The right to be forgotten is a new concept introduced with GDPR. It allows a person to request that all their data collected by the company is erased. The company should then take action to delete all user data as soon as possible. A company should also delete a user’s personal data if it was collected in an unlawful manner, if the data is not needed anymore or if the user objected to its collection. 

However, if the company is legally obliged to keep some data, a request to be forgotten does not supersede the obligation.

Companies should take steps to prepare for processing such data erasing requests. They should:

  • have a reliable way to inform any other controller that has processed the user data about a data erasing request 
  • be aware of all places where the user data is being stored
  • know if specific data needs to stay because of retention requirements. This data should generally be marked as not possible to delete
  • have a process for managing requests for data erasing
  • train employees on how to handle requests for data erasing

Users have the right to ask the data processor for data portability

Users can request that any online data they have (e-books, media, photos, etc.) can be ported to other devices, so it can be reused. The data should be provided by the data processor in a common and machine-readable format.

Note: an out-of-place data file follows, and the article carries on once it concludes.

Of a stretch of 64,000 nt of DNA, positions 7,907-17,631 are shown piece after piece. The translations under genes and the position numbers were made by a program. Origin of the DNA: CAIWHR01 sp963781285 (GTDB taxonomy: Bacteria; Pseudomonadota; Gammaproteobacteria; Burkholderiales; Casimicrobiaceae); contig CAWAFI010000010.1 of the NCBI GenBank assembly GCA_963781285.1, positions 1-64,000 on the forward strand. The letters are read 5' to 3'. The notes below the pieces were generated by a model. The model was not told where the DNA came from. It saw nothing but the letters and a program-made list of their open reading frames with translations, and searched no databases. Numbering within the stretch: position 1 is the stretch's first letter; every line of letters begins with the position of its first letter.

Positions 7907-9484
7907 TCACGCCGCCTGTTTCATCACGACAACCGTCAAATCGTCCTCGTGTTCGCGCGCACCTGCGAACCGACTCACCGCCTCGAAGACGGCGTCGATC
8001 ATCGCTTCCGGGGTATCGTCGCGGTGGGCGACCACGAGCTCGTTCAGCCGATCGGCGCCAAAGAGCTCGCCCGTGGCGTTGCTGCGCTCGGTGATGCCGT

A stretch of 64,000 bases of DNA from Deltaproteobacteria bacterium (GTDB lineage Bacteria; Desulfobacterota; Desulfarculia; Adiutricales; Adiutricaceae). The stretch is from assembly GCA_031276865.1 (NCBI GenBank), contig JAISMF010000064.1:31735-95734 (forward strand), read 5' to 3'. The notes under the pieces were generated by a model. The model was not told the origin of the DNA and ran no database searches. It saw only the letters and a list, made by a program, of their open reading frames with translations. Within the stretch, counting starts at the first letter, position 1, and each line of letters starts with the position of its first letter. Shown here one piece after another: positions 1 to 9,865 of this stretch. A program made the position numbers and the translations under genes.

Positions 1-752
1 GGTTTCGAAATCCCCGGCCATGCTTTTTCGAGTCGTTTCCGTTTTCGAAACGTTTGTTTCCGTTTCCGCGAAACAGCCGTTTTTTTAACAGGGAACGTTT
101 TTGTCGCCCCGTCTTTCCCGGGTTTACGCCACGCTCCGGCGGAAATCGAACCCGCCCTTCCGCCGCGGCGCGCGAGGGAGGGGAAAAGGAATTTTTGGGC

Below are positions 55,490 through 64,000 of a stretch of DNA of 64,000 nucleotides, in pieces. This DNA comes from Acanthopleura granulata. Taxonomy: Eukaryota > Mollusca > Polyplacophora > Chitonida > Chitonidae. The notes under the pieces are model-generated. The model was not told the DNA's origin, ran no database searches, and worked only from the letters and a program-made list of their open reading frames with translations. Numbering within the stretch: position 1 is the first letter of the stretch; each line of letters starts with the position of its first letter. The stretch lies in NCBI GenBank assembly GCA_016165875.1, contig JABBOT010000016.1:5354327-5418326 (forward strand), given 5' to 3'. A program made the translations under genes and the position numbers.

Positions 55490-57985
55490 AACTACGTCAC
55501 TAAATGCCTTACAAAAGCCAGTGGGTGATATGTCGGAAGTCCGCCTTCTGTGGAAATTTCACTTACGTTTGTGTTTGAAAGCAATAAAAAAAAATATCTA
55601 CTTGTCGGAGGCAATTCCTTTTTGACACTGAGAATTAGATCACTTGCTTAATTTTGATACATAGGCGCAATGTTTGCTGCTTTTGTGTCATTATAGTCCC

This implies that data controllers need to enable the easy export of the data subjects data, so it can be ported to another data controller. 

Companies have 72 hours to report a breach

In the event of a data breach, the companies have 72 hours to report the incident to the local Data Protection Authorities, along with details regarding the scope of the breach. Also the companies should have a prepared a data breach incident response plan that includes stakeholders from all related departments like IT, compliance, PR and others.

GDPR compliance requires careful planning

Preparing for GDPR compliance takes time - for assessment, evaluating the data flow and documenting it and then creating processes, new controls or other activities to ensure compliance. Then, once you ensure GDPR compliance, make sure you perform annual compliance audits. Customers take privacy seriously and would count that you do the same. Being a GDPR-compliant company would also help to stand out as a reliable partner for other companies. So, ensure that your annual GDPR audits are thorough and performed on time:

  • Make sure that any products or services you are offering incorporate data portability, granting consent for collection and storing of personal data and the right to be forgotten
  • Review your contracts with customers and employees and make sure they include the needed GDPR clauses
  • Review any internal and external privacy policy for the required GDPR statements

GDPR is a regulation that requires careful preparation and then ongoing compliance audits. If you are using a SaaS management platform like Viio, however, the majority of your compliance efforts will be automated. How? Find out in a personalized demo!